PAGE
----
# Box¶

## Description¶

A `Box` is a rectangular area defined by two coordinates:

• the top-left corner of the rectangle: the min coord,
• the bottom-right corner of the rectangle: the max coord.

The default size of a Box is (1, 1), so you can create a box by only specifying the top-let corner of the rectangle.

```>>> from benker.box import Box

>>> Box(1, 2, 2, 3)
Box(min=Coord(x=1, y=2), max=Coord(x=2, y=3))
>>> Box(1, 2)
Box(min=Coord(x=1, y=2), max=Coord(x=1, y=2))
```

You can use two coordinates to define a box:

```>>> from benker.coord import Coord

>>> Box(Coord(5, 6), Coord(7, 8))
Box(min=Coord(x=5, y=6), max=Coord(x=7, y=8))
>>> Box(Coord(5, 6))
Box(min=Coord(x=5, y=6), max=Coord(x=5, y=6))
```

You can specify the size of a box:

```>>> from benker.size import Size

>>> Box(Coord(5, 6), Size(3, 2))
Box(min=Coord(x=5, y=6), max=Coord(x=7, y=7))
```

We use the Excel convention to represent a Box: columns are represented by letters, rows are represented by numbers.

```>>> print(Box(Coord(2, 5)))
B5
>>> print(Box(Coord(2, 5), Size(3, 2)))
B5:D6
```

## Properties¶

You can use the following properties to extract information from a box:

• use min to get the top-left corner coordinates,
• use max to get the bottom-right corner coordinates,
• use width to get the width of the box (number of columns),
• use height to get the height of the box (number of rows),
• use size to get the size (width and height) of the box.
```>>> b1 = Box(Coord(5, 6), Size(3, 2))

>>> b1.min
Coord(x=5, y=6)
>>> b1.max
Coord(x=7, y=7)
>>> b1.width
3
>>> b1.height
2
>>> b1.size
Size(width=3, height=2)
```

Warning

All properties are non-mutable:

```>>> b1.width = 9
Traceback (most recent call last):
...
AttributeError: can't set attribute
```

## Operations¶

### Contains¶

You can check if a point, defined by its coordinates (tuple (x, y) or `Coord` instance), is contained in a box:

```>>> top_left = Coord(5, 6)
>>> top_right = Coord(6, 6)
>>> bottom_left = Coord(5, 8)
>>> bottom_right = Coord(6, 8)

>>> b1 = Box(top_left, bottom_right)

>>> top_left in b1
True
>>> top_right in b1
True
>>> bottom_left in b1
True
>>> bottom_right in b1
True

>>> Coord(7, 6) in b1
False

>>> (5, 7) in b1
True
```

Warning

Even if a `Size` object is a subtype of `tuple`, such an object cannot be “contained” in a `Box`.

```>>> b1 = Box(Coord(x=5, y=6), Coord(x=6, y=8))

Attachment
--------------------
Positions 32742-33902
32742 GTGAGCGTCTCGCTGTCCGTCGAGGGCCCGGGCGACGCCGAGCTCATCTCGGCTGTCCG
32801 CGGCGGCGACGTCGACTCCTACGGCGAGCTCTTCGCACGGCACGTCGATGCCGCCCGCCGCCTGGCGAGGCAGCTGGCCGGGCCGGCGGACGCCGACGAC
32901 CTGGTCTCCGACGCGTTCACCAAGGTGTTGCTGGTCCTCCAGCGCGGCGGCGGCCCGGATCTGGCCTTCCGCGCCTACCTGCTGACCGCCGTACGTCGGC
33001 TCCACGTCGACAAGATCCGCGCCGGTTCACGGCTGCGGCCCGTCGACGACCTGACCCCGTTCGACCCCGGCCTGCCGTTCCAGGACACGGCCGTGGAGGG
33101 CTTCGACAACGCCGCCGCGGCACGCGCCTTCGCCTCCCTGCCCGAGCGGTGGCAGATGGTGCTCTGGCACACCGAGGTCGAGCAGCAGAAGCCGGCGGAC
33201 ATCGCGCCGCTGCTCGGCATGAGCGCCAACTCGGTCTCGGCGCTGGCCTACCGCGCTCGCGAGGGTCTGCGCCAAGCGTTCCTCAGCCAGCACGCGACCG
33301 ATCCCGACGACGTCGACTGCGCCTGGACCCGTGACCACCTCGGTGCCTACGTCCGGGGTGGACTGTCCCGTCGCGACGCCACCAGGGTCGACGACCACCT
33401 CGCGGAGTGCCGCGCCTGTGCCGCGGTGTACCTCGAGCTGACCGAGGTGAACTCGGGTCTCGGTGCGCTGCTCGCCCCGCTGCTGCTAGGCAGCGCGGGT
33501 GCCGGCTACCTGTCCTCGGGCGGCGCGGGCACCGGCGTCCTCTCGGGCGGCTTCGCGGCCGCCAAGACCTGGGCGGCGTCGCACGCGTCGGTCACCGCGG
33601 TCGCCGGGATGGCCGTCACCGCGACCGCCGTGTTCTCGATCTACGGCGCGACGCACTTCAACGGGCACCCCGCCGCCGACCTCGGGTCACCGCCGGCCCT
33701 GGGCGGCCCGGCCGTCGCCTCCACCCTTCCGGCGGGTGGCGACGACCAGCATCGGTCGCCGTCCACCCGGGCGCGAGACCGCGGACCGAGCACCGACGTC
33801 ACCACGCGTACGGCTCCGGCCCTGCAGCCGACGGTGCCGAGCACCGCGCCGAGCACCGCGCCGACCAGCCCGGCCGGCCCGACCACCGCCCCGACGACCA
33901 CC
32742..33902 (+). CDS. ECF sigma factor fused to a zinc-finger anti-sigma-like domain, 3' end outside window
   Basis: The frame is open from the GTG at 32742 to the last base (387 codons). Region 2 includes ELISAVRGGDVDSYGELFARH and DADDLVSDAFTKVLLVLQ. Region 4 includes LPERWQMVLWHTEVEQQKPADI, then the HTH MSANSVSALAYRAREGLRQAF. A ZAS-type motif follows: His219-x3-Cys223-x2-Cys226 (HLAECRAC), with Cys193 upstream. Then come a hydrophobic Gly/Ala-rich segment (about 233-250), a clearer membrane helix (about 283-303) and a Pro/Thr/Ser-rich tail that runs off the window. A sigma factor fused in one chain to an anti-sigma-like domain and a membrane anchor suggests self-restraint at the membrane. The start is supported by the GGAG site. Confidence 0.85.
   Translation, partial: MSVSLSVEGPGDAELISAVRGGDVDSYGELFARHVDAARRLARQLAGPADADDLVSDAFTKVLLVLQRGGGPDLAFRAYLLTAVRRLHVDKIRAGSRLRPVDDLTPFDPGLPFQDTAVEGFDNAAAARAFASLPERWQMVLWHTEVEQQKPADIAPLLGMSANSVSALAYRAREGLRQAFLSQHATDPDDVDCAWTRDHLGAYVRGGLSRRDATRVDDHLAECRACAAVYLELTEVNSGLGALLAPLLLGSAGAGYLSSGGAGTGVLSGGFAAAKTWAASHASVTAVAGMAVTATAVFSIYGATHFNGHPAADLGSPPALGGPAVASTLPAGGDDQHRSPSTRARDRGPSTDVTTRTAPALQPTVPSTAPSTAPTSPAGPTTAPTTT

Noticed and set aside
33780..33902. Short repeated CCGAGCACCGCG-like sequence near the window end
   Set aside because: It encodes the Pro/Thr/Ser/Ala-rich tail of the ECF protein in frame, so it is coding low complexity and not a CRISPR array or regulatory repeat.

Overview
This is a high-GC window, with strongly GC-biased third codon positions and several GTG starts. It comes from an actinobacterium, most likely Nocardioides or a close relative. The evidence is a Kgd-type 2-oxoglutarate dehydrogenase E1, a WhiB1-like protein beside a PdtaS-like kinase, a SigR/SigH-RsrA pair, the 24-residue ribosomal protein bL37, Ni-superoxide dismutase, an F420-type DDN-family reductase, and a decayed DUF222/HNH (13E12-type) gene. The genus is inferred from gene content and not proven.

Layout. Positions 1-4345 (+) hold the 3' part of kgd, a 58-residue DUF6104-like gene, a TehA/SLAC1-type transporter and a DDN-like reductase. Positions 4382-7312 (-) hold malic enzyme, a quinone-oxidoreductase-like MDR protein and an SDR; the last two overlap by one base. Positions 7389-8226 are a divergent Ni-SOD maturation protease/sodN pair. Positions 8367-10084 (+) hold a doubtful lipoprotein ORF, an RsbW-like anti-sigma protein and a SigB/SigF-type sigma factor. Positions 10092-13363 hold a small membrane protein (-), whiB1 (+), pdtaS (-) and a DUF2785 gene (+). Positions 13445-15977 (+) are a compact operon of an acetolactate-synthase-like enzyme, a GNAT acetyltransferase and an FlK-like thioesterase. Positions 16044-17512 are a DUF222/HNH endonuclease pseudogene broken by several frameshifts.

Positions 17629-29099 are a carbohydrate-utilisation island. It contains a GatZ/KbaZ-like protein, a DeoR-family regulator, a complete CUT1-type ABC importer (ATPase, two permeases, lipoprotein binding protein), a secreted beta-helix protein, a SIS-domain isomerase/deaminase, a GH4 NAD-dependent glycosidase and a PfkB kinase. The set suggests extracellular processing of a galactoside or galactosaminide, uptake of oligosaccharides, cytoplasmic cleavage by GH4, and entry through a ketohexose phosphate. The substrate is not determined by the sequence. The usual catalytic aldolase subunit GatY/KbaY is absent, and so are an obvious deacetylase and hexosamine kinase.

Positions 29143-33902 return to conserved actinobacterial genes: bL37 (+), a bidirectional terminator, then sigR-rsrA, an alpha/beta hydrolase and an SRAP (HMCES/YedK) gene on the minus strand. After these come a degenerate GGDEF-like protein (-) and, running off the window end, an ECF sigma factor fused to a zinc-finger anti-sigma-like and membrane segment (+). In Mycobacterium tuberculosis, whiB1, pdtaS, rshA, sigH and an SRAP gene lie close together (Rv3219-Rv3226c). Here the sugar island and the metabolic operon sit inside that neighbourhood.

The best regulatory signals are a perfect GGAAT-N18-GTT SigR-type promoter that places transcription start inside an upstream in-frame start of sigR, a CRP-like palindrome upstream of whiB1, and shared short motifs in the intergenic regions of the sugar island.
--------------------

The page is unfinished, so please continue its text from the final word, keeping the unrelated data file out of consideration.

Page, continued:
>>> Size(5, 7) in b1
Traceback (most recent call last):
...
TypeError: <class 'benker.size.Size'>
```

You can check if a `Box` is contained in another box:

```>>> b1 = Box(Coord(x=5, y=6), Coord(x=6, y=8))
>>> b2 = Box(Coord(x=5, y=7), Coord(x=6, y=7))
>>> b3 = Box(Coord(x=6, y=6), Coord(x=7, y=6))

>>> b1 in b1
True
>>> b2 in b1
True
>>> b3 in b2
False
```

### Intersection and Union¶

You can find if a Box intersects another Box:

```>>> b1 = Box(Coord(x=1, y=1), Coord(x=3, y=3))
>>> b2 = Box(Coord(x=2, y=2), Coord(x=4, y=4))
>>> b3 = Box(Coord(x=4, y=1), Coord(x=5, y=1))

>>> b1.intersect(b2)
True
>>> b1.intersect(b3)
False
```

Two boxes are disjoint if they don’t intersect each other:

```>>> b1.isdisjoint(b2)
False
>>> b1.isdisjoint(b3)
True
```

You can calculate the intersection of two boxes. You can use the “&” operator to do that:

```>>> b1.intersection(b2)
Box(min=Coord(x=2, y=2), max=Coord(x=3, y=3))
>>> b1 & b2
Box(min=Coord(x=2, y=2), max=Coord(x=3, y=3))
```

Warning

If the two boxes are disjoint, there is no intersection:

```>>> b1 & b3
Traceback (most recent call last):
...
ValueError: (Box(min=Coord(x=1, y=1), max=Coord(x=3, y=3)), Box(min=Coord(x=4, y=1), max=Coord(x=5, y=1)))
```

You can calculate the union of two boxes. The union of two boxes is the bounding box: You can use the “|” operator to do that:

```>>> b1.union(b2)
Box(min=Coord(x=1, y=1), max=Coord(x=4, y=4))
>>> b1 | b2
Box(min=Coord(x=1, y=1), max=Coord(x=4, y=4))
```

## Total ordering¶

A total ordering is defined for the boxes. The aim is to order the cells in a grid sorted from left to right and from top to bottom. This order is useful to group the cells by rows.

You can compare boxes:

```>>> b1 = Box(Coord(3, 2), Coord(6, 4))
>>> b1 < b1
False
>>> b1 < Box(Coord(3, 2), Coord(6, 5))
True
>>> b1 < Box(Coord(3, 2), Coord(7, 4))
True
>>> b1 < Box(Coord(4, 2), Coord(6, 4))
True
>>> b1 < Box(Coord(3, 3), Coord(6, 4))
True
```

You can sort boxes. The sort order can be defined as below:

• top cells are sorted before bottom cells,
• top-left cells are sorted before top-right cells,
• smaller cells are sorted before bigger.
```>>> from random import shuffle

>>> boxes = [Box(x, y) for x in range(1, 4) for y in range(1, 3)]
>>> [str(box) for box in boxes]
['A1', 'A2', 'B1', 'B2', 'C1', 'C2']

>>> shuffle(boxes)
>>> [str(box) for box in sorted(boxes)]
['A1', 'B1', 'C1', 'A2', 'B2', 'C2']
```